Men and women should try to be open-minded, but once it’s clear that rejection is necessary, turning down dates is a matter of honesty. “I would rather be rejected in a nice way than led on,” says one young man.

What is the “nice” way?

“I think if a woman said she was busy a few times in a row, I would get the hint,” Russ says. “If a girl is interested, she’ll make time for you.”

Other men prefer a more direct approach. “The kindest way to be rejected is directly, yet in a friendly way,” Dan says. “Be honest, explain your feelings, but do it with kindness.”

Single adults can communicate with sincere kindness by remembering to respect each other’s uniqueness. The same character traits that one woman may find incompatible in a dating partner will attract a more compatible woman later on. “Remember that the person you’re rejecting is someone else’s future spouse,” says one single adult.

“Even in dating, we are striving to possess Godlike attributes,” Will says. “That means there can be rejection with kindness.”

To the Men

“She Says”

Honor Women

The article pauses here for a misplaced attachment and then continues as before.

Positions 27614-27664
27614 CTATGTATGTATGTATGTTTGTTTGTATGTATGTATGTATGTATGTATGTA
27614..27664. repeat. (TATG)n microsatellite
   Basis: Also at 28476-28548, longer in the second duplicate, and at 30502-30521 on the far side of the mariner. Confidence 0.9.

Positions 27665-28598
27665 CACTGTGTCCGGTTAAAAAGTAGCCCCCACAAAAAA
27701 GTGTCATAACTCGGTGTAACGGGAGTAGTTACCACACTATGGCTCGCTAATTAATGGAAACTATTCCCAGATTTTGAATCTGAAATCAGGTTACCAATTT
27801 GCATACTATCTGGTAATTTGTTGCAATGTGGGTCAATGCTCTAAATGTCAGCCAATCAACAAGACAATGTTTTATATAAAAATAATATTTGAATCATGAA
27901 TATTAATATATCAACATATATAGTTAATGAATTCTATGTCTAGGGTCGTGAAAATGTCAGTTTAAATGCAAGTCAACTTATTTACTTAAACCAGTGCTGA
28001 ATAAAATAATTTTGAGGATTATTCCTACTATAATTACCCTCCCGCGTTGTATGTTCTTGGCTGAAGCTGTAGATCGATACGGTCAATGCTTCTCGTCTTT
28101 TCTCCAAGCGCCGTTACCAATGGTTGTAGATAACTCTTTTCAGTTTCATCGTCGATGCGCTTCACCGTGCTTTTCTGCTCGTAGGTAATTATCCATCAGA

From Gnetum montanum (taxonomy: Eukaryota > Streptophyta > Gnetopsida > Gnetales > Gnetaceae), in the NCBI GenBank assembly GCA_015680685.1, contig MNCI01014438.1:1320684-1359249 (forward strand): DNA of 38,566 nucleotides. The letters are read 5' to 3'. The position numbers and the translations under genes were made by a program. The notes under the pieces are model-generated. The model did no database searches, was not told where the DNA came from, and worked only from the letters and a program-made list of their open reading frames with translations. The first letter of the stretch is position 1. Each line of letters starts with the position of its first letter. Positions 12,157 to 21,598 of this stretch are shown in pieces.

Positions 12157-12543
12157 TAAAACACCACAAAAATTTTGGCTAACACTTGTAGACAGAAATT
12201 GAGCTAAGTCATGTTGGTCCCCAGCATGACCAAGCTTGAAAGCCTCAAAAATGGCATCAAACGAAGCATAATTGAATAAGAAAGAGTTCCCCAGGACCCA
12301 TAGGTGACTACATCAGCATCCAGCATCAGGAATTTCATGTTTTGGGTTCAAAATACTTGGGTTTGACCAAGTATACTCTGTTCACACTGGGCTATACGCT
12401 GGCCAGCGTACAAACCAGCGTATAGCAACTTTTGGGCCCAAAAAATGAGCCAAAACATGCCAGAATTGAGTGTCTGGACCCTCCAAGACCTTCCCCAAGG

“There is nothing more attractive than a priesthood holder who is worthy and acts accordingly by honoring his priesthood and respecting women,” Sandra says.

Delaying appropriate physical affection until attraction has grown in other important areas shows integrity, as does avoiding suggestive media and humor. Women deserve to be valued for who they are, not simply for attractiveness. They are more likely to feel safe and accepted around men who treat all women respectfully, not just those they are dating.

Women also appreciate men who strengthen them against the temptation to “conform to worldly trends,” Sharon says. Men can show admiration for women who dress modestly and uphold Church standards.

Men can honor women by exercising their capacity to lead, Tiffany says. “I believe I speak for most women when I say we want men who still open doors for us and stand when a lady enters the room.” Even more important, women notice men who are proactive, sometimes evidenced by “asking women out and inviting them to dance.” This quality “is what we are hoping and looking for in our husbands,” Tiffany says. “The fathers of our children need to be willing to lead.”

Demonstrate Courage

“We know it’s scary to ask someone out,” Whitney says. “It’s putting yourself on the line, and we appreciate it.”